You can control the default tunability of block parameters in the generated code by setting model configuration parameter Default parameter behavior.

For the example model, the default parameter behavior is set to Inlined. By default, block parameters appear in the code as numeric literal values, not as variables stored in memory. You can use Simulink.Parameter objects to override inlining and preserve tunability for individual parameters.

Enable Signal Data Objects in Generated Code

Make sure that the signal data objects (Simulink.Signal) appear in the generated code. For individual signal lines in the model, select the option Signal name must resolve to Simulink signal object to explicitly resolve the signal name to a Simulink.Signal object in a workspace or data dictionary. In the Model Data Editor, set Change view to Code and select the check box in the Resolve column.

Alternatively, you can select the option for all signals in a model. At the command prompt, use the disableimplicitsignalresolution function.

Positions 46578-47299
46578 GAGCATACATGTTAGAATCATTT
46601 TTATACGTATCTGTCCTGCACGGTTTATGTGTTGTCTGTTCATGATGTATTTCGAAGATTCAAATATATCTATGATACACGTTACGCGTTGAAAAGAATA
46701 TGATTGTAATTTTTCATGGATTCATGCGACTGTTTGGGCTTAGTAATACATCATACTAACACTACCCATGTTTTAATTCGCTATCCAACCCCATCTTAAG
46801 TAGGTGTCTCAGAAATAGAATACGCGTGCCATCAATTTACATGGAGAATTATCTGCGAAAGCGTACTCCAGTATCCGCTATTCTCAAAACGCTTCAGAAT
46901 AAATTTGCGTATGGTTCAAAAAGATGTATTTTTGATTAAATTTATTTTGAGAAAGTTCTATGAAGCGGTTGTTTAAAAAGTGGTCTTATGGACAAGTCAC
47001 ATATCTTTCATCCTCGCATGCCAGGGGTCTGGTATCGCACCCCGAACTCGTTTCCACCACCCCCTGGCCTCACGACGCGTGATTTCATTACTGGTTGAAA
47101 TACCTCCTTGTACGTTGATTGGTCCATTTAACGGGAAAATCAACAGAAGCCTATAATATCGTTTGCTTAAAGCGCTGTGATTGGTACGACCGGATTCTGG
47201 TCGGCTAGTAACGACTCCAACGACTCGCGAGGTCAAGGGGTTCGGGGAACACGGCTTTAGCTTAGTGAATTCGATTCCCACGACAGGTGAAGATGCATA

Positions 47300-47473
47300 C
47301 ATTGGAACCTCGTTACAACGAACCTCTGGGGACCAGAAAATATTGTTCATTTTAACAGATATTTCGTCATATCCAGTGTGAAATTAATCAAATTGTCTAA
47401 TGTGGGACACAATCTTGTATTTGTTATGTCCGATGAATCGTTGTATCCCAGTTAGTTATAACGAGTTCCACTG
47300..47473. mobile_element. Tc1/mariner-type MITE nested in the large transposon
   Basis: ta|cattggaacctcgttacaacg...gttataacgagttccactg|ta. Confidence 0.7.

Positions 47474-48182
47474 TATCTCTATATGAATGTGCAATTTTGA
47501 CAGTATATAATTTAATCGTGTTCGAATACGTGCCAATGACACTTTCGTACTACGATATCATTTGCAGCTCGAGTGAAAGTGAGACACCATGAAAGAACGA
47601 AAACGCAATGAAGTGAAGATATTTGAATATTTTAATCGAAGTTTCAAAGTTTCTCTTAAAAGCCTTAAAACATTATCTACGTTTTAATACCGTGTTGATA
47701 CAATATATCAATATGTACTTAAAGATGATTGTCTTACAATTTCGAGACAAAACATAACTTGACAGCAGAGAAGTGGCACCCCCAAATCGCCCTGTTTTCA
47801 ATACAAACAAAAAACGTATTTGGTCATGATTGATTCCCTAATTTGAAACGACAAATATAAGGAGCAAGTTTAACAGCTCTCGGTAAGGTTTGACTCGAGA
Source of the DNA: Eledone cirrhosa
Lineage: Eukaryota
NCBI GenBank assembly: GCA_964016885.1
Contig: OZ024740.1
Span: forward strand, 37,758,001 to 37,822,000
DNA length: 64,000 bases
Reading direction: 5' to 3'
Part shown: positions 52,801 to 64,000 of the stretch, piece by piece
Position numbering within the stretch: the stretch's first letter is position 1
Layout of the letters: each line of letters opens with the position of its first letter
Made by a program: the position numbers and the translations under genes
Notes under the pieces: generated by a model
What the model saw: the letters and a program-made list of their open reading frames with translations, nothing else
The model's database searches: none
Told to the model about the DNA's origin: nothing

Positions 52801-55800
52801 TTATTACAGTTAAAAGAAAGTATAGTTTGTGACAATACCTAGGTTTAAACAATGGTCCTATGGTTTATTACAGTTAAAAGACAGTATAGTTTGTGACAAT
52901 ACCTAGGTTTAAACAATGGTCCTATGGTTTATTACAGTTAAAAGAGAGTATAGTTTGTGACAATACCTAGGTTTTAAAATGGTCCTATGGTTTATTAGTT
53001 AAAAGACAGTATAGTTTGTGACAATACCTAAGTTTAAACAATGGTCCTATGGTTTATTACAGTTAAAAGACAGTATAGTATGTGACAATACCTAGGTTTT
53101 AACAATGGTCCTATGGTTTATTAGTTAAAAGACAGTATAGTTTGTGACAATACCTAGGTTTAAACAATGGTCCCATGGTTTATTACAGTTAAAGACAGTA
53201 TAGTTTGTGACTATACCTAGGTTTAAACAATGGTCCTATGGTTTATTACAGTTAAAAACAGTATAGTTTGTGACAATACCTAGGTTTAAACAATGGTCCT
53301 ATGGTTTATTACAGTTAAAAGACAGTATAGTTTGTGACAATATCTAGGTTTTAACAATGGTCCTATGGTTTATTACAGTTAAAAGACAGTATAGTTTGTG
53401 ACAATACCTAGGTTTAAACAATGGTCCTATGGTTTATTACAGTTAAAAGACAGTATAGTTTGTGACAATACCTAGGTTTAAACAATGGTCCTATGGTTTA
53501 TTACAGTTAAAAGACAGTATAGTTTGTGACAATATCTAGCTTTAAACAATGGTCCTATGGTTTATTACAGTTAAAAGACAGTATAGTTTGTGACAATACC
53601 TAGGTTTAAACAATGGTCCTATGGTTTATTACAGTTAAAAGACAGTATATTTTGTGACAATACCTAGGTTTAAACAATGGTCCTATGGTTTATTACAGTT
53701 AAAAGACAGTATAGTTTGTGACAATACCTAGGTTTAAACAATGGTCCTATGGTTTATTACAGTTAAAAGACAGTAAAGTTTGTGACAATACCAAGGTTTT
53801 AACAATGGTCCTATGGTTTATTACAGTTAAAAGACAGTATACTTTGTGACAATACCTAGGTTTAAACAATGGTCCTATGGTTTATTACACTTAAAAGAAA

View Data Objects in Generated Code

Generate code from the example model.

### Starting build procedure for: rtwdemo_PCG_Eval_P2

tf =



### Successful completion of code generation for: rtwdemo_PCG_Eval_P2

Build Summary

Top model targets built:

Model                Action           Rebuild Reason                                    
rtwdemo_PCG_Eval_P2  Code generated.  Code generation information file does not exist.  

1 of 1 models built (0 models already up to date)
Build duration: 0h 0m 20.221s

Create a code generation report to more easily view the generated files. In the Simulink Editor, select model configuration parameter Open Model Report.

You can access these generated files:

  • rtwdemo_PCG_Eval_P2.c: Defines the step and initialization functions. Uses the defined data objects.

  • eval_data.c: Assigns initial values to the defined parameters. The model configuration specifically sets the file name.

  • eval_data.h: Provides extern declarations of parameter data. The model configuration specifically sets the file name.

  • ert_main.c: Defines scheduling functions.

  • rtwdemo_PCG_Eval_P2.h: Contains the type definitions of the default structures that store signal, state, and parameter data. Due to the data object settings, some data appear in eval_data.c instead.

  • PCG_Eval_p2_private.h: Declares private (local) data for the generated functions.

  • rtwdemo_PCG_Eval_P2_types.h: Declares the real-time model data structure.